Dr Winter: 'I don't want you to wake up on Monday morning with a sore throat or whatever, so we're going to put these masks on, use it to try and prevent the pollution getting onto your face, into your mouth.'
But it's a pleasant surprise - the Black River is very different to when we last visited in March.
The hyacinth has been cleared, and it's easy going for the paddlers.
Kevin is upbeat about the Kader Asmal project.
Dr Winter: 'That's one that we really want to see being continued with all the kind of energy and finance that can keep that program going.'
Derek: 'I joined Kevin on a double canoe for the last stretch along the Black River to Woodstock beach.'
It was when we got to the surf at Table Bay that the extent of the pollution hit home.
Plastics, human waste and other pollutants end up here, and it's of major concern to one of the paddlers, Lewis Pugh - renowned environmental campaigner and endurance swimmer.
Lewis Pugh: 'Wherever I am in the oceans, Derek, I see pollution. I remember a few years ago going right up, high up to the Arctic, 2000km away from any near settlement, and seeing pollution over all the beaches. I remember seeing a polar bear walking out and walking over all this plastic pollution.'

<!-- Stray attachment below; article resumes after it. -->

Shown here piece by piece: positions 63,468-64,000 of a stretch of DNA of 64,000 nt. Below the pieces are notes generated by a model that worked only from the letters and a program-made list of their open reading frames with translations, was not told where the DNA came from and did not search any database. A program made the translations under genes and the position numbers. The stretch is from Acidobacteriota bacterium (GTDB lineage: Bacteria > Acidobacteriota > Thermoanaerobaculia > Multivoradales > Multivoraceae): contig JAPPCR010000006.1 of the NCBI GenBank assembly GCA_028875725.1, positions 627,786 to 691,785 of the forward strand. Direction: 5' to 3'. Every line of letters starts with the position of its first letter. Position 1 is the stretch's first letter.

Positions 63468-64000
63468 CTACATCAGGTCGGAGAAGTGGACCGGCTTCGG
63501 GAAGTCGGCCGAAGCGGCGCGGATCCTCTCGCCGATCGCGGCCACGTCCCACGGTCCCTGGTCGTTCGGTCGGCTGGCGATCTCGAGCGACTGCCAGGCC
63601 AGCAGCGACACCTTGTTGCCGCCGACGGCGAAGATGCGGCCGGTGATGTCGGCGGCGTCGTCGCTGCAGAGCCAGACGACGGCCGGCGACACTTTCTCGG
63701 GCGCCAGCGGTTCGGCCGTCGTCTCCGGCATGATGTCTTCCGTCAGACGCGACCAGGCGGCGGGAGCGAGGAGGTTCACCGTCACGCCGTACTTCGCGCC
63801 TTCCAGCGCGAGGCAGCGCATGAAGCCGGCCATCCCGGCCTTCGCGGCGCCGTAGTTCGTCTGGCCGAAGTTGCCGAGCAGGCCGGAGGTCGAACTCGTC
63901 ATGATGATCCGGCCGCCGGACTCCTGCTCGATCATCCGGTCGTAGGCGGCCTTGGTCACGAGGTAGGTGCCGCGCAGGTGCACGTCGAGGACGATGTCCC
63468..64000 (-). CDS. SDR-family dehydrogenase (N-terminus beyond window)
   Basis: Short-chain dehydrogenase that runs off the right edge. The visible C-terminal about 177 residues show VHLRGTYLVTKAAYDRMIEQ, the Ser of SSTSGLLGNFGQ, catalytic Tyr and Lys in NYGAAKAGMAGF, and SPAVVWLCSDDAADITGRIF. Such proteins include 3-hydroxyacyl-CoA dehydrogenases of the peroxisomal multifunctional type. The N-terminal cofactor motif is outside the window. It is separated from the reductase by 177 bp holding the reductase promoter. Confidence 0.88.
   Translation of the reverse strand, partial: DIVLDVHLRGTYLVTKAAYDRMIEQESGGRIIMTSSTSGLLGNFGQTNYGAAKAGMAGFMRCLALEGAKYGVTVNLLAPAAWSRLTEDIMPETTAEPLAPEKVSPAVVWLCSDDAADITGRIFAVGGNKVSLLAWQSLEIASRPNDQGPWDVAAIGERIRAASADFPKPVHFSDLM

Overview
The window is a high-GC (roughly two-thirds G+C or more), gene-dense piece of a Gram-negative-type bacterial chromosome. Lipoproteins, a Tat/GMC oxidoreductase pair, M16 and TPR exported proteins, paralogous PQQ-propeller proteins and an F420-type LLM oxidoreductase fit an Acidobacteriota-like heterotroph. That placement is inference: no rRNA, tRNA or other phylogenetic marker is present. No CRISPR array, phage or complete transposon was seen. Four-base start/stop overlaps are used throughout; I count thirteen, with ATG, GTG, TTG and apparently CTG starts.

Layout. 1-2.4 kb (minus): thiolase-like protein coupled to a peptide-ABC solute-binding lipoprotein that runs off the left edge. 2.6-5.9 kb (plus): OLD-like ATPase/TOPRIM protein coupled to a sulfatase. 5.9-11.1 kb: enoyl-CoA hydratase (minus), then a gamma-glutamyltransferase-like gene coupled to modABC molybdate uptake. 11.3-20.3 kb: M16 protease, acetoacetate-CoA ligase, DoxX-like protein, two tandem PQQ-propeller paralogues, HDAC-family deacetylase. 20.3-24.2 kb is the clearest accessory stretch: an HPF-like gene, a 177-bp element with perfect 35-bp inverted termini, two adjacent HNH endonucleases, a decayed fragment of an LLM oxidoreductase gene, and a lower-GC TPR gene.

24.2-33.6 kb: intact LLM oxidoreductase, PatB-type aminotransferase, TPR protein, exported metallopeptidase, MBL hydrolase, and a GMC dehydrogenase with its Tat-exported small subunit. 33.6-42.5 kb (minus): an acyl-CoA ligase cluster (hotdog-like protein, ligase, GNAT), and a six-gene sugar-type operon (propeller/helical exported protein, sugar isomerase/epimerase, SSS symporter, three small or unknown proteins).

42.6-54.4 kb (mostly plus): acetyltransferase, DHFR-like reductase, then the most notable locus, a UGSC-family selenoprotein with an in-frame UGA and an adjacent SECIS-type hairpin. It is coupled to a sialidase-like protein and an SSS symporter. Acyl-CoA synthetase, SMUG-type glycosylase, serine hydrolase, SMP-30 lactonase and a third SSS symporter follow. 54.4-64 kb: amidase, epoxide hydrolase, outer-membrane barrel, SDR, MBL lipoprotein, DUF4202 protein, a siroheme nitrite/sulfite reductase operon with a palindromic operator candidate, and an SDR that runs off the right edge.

There's a sense of euphoria at the Milnerton Lagoon endpoint.
The paddlers have made it safely along Cape Town's waterways, a distance of 27 kilometres.
Dr Winter: 'To the paddlers, a really big thank you - 'you're the real heroes of today. You've gone through all the quagmire and the mess that's been going on around us there.' The challenge remains - the fact is that it's still a long way to go.
IMPORTANT DISCLAIMER:While every attempt has been made to ensure this transcript or summary is accurate, Carte Blanche or its agents cannot be held liable for any claims arising out of inaccuracies caused by human error or electronic fault. This transcript was typed from a transcription recording unit and not from an original script, so due to the possibility of mishearing and the difficulty, in some cases, of identifying individual speakers, errors cannot be ruled out.